Brit Psychedelics

Brit Psychedelics

Written by Jay Jay French

First a word about what/who is not on my Psychedelic Shootout  list:

Fever Tree—debut album

Yes, I had the album, and yes, I played it fairly often… but it did not make any kind of lasting impression.

Rotary Connection—debut album

See above.

These, and others, came and went. Such was this amazing year. Why any one album stands out is strictly in the ears of the listener. Just because it isn’t on my list doesn’t make the music from that year is any less relevant. I only had the time to digest what I digested. I do, however, want to thank everyone who reads my columns for their observations and opinions.

And now….

Jimi Hendrix, Are You Experienced

So, first off, is Jimi a US artist, or a British artist?

The world of experience (no pun intended) of both locations played equal parts in this story.

In terms of his debut album Are You Experienced, the album was created and recorded in the UK under the watchful eye of manager Chas Chandler, late of the Animals, who discovered Jimi in the summer of 1966, playing  in a house band called Jimi James & The Blue Flames at the Cafe Wha? in NY’s Greenwich Village. Another house band at the Wha? was The Glass Stairway. The Glass Stairway was from my neighborhood on the Upper West Side of Manhattan. I had auditioned in my own band, The Prophets for the Cafe Wha? gig 6 months earlier but didn’t get the gig; I did however keep the phone number of the owner, and got the Glass Stairway their audition in the spring of 1966. I was 14 years old at the time.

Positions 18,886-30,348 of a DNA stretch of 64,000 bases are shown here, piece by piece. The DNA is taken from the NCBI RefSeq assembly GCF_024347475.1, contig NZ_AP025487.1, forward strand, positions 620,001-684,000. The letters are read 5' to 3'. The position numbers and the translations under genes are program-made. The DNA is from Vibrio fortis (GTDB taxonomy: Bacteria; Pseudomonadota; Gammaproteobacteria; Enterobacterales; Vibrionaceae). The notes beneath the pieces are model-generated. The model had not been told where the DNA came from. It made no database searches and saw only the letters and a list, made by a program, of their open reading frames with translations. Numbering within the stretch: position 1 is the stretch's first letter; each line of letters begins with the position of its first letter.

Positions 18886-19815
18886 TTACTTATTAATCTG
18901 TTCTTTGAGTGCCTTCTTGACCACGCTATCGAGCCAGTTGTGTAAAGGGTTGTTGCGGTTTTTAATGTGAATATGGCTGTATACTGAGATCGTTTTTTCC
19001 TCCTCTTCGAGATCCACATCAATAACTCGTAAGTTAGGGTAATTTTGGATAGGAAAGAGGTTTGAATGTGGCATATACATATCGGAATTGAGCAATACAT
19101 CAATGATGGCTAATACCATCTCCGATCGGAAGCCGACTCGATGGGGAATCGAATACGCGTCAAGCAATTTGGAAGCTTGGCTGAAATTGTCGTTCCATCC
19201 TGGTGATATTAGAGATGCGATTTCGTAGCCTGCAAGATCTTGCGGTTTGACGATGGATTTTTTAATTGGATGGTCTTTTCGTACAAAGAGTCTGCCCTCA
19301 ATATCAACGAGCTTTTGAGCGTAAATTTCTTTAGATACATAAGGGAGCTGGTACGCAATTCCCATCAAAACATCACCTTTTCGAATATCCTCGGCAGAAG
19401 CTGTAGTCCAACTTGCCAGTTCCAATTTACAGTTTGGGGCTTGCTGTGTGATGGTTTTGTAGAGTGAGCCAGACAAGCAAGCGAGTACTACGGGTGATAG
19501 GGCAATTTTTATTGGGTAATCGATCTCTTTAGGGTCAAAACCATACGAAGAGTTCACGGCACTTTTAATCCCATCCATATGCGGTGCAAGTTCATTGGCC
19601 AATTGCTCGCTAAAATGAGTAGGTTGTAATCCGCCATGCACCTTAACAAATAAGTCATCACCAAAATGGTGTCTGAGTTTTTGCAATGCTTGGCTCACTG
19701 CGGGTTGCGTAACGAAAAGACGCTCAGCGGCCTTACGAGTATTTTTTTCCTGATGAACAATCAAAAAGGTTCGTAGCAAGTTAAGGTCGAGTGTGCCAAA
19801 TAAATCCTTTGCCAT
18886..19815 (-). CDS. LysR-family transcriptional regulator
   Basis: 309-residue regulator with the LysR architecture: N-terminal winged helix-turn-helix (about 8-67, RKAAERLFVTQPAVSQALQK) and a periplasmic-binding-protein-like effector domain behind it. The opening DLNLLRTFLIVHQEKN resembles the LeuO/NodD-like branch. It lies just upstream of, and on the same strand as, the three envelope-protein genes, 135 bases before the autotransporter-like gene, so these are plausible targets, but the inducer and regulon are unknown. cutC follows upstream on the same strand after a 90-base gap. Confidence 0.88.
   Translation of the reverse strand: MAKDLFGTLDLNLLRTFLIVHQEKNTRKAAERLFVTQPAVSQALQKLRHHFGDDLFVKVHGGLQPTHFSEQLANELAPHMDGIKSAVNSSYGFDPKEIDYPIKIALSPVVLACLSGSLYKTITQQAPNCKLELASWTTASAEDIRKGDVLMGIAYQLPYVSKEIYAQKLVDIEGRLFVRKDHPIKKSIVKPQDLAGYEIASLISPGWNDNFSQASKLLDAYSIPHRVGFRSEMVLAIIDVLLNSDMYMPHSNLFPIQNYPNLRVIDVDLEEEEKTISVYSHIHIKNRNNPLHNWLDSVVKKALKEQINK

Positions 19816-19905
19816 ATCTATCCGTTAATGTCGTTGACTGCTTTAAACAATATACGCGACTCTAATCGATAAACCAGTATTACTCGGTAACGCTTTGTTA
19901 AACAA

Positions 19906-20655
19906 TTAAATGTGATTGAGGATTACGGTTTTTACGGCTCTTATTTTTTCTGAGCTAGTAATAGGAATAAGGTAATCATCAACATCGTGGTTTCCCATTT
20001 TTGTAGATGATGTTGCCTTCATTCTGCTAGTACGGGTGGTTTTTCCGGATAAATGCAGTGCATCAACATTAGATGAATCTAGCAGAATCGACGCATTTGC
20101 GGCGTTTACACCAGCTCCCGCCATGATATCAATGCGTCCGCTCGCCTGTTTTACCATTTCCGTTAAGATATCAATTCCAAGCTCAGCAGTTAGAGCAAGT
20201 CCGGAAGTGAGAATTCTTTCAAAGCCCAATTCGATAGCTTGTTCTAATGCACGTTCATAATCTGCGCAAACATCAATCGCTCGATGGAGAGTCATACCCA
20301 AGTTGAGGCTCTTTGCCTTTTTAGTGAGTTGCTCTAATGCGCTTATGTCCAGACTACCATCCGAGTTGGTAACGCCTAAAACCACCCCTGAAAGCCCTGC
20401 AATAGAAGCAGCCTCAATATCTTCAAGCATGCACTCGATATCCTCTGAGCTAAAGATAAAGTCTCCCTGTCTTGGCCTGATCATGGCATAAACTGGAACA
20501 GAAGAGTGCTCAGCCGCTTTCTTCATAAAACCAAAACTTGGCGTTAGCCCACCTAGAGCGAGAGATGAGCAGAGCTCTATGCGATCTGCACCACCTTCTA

Frederick Rivera, a local drummer and friend to both the members of the Glass Stairway and me, remembers the day that Chas came in and sat with Hendrix at a corner table. Frederick was also sitting with Jimi shortly before Chas came in. Apparently the club was buzzing about it all day. It was a meeting that would change pop music forever.

Shortly after that meeting, Jimi left for England.

Chas put all the pieces together, including bassist Noel Redding and drummer Mitch Mitchell. He also brought in a young British engineer named Eddie Kramer. The relationship between Kramer and Hendrix has become legendary and Eddie, to this day, is the one person in charge of the musical legacy, in terms of being hired by Janie Hendrix to oversee the Hendrix tape archive.

I also hired Eddie Kramer to produce some of Twisted Sister’s earliest demos in NYC in 1979, recorded, in part, at the then-newly rebuilt Electric Lady Studios.

Eddie and I recently talked about the recording sessions of Are You Experienced.

Eddie remembers that Chas kept a very controlled atmosphere keeping his eye on the budget but, according to Kramer, in acknowledging Jimi’s extraordinary talent for playing and composing, Chandler  proclaimed the following:

“The rules are, there are no rules!”

And OMG, what an understatement.

Are You Experienced is such a marvel of guitar wizardry and sonic landscapes that, to this day, no one, and I mean no one, has come close to the mind-blowing sounds that Jimi (with Eddie Kramer) created.

Leo Fender had no idea that his Fender Stratocaster guitar, in the hands of this musical genius, could speak a language heretofore unheard of. For once, any hyperbole was, in reality, insufficient.  Married to a Marshall Amp (turned up to !!) and with a whammy bar, fuzztones and flangers, Jimi created a palette of aural interplanetary imagery.